University of Denver

Ethics Opinions Help Increase Unbundled Legal Services and Access to Justice

IAALS Intern

As the number of self-represented litigants (or pro se litigants) continue to rise, the legal profession continues to explore alternative means of providing services beyond the traditional lawyer-client relationship. Because many litigants choose to forgo representation due to the cost of hiring an attorney, unbundled legal services are gaining more traction as a way to reduce costs while still providing valuable counsel for clients.

Recently, the Colorado Bar Association’s Ethics Committee revisited the topic of unbundled legal services and revised Formal Opinion 101 to incorporates changes made the Colorado Rules of Professional Conduct allowing attorneys to represent clients in a limited fashion in litigation and non-litigation matters. In addition, Formal Opinion 101 allows attorneys to “ghostwrite” pleadings for clients who wish for assistance in that area.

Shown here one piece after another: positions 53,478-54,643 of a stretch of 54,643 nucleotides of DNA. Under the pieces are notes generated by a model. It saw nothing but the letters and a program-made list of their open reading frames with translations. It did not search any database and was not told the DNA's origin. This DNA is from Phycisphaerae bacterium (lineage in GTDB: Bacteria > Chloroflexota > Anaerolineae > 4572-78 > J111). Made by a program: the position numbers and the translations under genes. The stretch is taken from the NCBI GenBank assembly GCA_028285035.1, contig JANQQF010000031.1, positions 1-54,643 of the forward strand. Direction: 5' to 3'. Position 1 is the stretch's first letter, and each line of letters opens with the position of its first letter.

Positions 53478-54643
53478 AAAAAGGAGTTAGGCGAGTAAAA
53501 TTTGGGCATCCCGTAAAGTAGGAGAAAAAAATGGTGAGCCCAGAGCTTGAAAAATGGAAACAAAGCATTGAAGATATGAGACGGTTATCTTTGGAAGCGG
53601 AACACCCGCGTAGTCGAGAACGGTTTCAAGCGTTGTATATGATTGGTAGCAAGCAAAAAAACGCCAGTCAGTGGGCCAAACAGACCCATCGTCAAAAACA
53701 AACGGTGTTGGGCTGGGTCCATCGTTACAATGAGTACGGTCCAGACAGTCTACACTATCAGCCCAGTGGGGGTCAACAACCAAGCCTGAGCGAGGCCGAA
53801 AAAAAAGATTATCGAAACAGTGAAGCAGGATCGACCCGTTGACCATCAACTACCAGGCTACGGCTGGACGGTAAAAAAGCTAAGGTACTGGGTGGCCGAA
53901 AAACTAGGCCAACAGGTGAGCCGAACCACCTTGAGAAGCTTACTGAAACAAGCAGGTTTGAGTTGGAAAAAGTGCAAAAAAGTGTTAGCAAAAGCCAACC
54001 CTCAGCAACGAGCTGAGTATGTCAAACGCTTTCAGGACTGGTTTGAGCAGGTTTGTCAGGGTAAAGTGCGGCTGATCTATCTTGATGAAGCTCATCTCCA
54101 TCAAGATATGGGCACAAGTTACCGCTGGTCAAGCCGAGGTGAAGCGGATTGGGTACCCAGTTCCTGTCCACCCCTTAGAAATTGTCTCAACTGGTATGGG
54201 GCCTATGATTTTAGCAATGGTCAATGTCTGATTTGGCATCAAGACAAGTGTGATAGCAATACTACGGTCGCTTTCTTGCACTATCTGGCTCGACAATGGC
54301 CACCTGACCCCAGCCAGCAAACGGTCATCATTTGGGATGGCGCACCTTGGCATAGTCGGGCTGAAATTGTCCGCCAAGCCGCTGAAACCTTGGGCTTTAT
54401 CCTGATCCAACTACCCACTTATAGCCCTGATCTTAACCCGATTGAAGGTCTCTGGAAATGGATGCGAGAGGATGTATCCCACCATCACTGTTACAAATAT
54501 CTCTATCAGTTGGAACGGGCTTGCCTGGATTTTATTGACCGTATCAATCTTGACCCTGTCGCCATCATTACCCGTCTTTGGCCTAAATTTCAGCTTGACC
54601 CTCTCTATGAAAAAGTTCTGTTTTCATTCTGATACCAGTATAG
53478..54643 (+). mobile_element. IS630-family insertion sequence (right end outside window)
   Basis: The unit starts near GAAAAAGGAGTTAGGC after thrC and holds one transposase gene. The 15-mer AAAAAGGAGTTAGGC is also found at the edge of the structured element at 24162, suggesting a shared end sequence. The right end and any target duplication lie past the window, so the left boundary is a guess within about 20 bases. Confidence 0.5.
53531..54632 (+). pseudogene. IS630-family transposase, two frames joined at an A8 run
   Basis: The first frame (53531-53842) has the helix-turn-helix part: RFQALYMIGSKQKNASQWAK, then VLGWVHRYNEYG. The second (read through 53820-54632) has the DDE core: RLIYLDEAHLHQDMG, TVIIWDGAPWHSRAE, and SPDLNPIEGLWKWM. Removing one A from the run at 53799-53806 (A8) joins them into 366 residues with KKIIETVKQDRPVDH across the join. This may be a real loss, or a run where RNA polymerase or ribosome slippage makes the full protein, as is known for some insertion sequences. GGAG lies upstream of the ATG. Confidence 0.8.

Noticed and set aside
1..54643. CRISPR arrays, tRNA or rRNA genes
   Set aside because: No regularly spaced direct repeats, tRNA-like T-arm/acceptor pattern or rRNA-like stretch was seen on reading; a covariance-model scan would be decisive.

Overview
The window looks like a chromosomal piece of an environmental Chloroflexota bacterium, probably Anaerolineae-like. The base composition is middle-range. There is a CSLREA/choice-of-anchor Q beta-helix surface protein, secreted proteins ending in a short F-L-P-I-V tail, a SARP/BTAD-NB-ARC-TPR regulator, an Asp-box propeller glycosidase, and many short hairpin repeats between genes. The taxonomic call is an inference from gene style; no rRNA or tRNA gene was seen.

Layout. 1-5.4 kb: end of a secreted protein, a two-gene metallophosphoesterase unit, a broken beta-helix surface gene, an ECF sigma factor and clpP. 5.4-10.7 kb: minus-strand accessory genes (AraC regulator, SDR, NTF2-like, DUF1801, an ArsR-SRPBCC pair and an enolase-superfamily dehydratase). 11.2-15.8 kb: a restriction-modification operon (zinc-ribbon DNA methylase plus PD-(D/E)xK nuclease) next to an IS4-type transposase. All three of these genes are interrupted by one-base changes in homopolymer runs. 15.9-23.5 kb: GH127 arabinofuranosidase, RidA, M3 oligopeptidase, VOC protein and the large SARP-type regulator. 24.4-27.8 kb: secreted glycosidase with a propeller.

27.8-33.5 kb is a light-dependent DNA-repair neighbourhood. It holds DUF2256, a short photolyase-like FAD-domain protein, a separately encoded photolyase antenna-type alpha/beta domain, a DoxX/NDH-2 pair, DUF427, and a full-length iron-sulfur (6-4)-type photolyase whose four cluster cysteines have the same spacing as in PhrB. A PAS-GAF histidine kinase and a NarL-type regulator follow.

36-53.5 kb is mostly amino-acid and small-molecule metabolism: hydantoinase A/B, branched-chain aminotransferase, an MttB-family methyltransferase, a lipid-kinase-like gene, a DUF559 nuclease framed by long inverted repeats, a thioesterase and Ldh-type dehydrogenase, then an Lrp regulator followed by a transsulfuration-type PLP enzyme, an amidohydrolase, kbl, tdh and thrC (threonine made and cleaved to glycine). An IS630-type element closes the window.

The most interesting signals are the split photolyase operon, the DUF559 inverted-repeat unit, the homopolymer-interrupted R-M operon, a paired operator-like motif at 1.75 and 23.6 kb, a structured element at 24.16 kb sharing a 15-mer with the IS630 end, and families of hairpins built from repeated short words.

By unbundling legal services, lawyers can help increase access to justice and families can get the legal expertise they need to resolve their disputes.

Mark Staines is a second-year law student at the University of Denver Sturm College of Law and contributes to IAALS Online. Please direct inquiries about this post to

Mentioned Content 

Unbundling Legal Services

In partnership with the AFCC, we have developed a series of toolkits on unbundled legal services for attorneys, courts, and others.